2015 Forty Under 40: Trent Sandifur

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partner, Taft Stettinius & Hollister

Major commitment: Trent Sandifur went to Harvard University via ROTC, then followed up with the University of Notre Dame Law School and a master’s from the University of Chicago before serving as a U.S. Army Judge Advocate General lawyer. In the Indiana Army National Guard he rose to the rank of major. “I would have gone in regardless, but certainly covering tuition, was a nice bonus,” Sandifur said. Another plus: “I’d see law school friends lining up 25 interviews. Knowing that I had that service obligation coming, I just watched. I didn’t have to deal with the job hunt.”

Training days: For three years, Sandifur prosecuted civilian offenses from misdemeanors to felonies on military bases. “There are more non-military folks on bases than military. They are like little cities. Anything you find outside, you’ll find there.”

AGE 39
Hometown: Kokomo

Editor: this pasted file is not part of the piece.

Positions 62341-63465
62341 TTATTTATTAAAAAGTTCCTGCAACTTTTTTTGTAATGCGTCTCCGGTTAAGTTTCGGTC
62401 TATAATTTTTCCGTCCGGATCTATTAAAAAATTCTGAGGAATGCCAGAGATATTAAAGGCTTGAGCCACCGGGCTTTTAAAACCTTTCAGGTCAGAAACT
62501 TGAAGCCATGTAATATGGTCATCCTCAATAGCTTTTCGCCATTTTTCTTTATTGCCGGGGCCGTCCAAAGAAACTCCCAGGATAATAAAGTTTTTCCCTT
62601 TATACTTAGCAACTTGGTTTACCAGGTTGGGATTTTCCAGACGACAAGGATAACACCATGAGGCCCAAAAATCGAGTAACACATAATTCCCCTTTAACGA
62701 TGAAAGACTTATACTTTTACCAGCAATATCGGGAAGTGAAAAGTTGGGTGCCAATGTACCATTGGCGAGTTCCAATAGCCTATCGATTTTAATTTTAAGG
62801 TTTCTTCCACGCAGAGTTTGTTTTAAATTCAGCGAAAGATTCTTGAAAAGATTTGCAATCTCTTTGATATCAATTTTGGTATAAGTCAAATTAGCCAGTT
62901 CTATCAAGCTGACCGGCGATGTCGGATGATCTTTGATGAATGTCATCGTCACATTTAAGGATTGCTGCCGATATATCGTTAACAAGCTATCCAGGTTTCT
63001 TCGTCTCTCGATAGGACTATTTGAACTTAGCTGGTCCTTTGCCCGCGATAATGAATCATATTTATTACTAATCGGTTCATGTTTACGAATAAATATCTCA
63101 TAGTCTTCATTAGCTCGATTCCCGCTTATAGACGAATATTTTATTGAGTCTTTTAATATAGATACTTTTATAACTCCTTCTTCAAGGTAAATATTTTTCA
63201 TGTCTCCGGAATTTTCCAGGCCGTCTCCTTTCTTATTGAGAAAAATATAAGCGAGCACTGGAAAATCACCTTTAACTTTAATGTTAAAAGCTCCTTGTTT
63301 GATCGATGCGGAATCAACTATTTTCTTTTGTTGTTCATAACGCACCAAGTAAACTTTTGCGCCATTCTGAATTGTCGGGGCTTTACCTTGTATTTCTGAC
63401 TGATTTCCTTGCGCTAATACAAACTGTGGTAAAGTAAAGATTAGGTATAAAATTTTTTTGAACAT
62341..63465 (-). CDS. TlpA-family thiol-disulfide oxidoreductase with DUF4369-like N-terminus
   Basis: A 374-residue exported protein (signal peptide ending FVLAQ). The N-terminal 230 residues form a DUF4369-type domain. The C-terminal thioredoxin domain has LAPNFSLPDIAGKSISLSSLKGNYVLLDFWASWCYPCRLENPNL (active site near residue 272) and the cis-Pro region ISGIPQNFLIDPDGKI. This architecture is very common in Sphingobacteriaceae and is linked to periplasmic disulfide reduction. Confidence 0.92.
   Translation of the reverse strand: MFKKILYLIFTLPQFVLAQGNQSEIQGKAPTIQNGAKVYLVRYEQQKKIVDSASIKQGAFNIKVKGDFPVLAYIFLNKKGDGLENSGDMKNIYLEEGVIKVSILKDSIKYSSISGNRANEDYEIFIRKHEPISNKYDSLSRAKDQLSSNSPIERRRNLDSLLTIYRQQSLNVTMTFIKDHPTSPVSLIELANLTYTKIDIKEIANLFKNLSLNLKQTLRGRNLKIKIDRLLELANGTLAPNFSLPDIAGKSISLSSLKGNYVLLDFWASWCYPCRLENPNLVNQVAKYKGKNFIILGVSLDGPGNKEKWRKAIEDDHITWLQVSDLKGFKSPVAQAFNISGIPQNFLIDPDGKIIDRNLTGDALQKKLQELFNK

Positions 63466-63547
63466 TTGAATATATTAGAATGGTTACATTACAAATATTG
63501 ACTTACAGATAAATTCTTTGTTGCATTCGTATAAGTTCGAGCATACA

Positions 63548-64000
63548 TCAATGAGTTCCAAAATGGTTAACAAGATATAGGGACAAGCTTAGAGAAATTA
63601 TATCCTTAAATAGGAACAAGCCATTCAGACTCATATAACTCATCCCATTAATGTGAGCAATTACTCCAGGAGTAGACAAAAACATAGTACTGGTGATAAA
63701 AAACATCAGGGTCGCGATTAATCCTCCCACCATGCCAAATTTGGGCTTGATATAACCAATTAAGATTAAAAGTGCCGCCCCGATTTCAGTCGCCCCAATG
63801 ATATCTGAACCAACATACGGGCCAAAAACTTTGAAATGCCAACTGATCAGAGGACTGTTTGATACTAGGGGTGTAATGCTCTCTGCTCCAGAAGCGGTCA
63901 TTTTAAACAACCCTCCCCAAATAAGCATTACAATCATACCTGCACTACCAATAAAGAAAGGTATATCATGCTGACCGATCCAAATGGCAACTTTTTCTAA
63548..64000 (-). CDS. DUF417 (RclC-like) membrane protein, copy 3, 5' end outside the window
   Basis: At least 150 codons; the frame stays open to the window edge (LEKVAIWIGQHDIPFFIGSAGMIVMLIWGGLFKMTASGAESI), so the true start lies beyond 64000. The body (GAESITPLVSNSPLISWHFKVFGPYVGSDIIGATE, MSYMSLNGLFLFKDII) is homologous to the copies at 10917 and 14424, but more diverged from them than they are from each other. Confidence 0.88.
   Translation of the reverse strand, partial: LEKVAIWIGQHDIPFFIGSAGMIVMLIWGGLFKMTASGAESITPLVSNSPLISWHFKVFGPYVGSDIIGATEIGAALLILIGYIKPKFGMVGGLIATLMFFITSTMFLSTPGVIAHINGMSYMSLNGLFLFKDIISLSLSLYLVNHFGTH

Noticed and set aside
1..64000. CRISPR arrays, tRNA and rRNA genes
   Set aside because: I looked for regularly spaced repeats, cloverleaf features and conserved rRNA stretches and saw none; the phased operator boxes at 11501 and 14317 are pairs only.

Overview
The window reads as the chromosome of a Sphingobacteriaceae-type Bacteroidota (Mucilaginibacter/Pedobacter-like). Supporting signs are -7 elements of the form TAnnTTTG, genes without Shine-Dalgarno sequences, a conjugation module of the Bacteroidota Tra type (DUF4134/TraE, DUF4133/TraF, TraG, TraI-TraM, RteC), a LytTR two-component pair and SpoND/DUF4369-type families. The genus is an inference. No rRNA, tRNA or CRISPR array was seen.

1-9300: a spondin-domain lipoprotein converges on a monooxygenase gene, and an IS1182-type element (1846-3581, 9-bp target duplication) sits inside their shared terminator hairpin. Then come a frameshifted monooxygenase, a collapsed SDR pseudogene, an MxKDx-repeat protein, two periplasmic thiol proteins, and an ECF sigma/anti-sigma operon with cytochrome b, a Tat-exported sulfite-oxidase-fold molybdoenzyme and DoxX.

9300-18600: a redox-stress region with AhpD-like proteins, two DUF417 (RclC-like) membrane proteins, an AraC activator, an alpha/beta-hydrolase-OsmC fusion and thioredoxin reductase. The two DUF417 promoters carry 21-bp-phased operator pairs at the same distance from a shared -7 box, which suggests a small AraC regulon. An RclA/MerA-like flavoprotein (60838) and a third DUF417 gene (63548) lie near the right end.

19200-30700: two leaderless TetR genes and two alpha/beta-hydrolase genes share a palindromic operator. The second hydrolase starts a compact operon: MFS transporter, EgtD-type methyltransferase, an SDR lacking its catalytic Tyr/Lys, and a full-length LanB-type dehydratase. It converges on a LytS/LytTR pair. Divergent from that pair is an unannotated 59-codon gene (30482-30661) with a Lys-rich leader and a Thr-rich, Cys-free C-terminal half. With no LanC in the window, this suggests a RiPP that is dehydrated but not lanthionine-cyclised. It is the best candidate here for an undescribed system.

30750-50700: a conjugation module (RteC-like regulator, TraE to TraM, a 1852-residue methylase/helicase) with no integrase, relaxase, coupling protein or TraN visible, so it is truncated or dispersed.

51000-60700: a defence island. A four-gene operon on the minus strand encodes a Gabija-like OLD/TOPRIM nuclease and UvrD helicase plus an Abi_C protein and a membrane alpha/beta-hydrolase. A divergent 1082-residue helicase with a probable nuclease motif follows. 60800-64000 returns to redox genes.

Family: wife, Jill; children Addison, 8; Josie, 7; John, 5; Delaney, 4; Tillman, 2; Nessa, 1

Almost elsewhere: Hours away from accepting a job at a Chicago firm, Sandifur was contacted by his sister-in-law, who worked at the predecessor firm to Taft Stettinius & Hollister and told him about an opening. “I interviewed and accepted the offer that evening. I felt bad for the headhunter from Chicago. I think he had already spent his commission.”

In the zone: While in the Army National Guard, he served in Afghanistan, providing legal advice to U.S. and NATO senior commanders. “Nothing can prepare you for life in a combat zone other than being in a combat zone,” he said. “Taft couldn’t have been more supportive,” he said of his five-month stint overseas. “They took great care of the cases I had going. And, when I came back, we didn’t skip a beat.”

Bribery will get you nowhere: Sandifur specializes in Foreign Corrupt Practices Act law—which prohibits the bribing of foreign government officials to gain a business advantage. “In theory, that sounds pretty simple,” he said, “but in emerging markets, bribery and paying off government officials is fairly standard business practice.”

Beyond the office: Still hooked on traveling, Sandifur spent three weeks in the fall of 2013 teaching in Zanzibar, off the east coast of Africa. He serves on the board for Special Olympics of Indiana and as vice chairman of the Hoosier Veterans Assistance Foundation, and is a former vice president of the Harvard Club of Indiana.•

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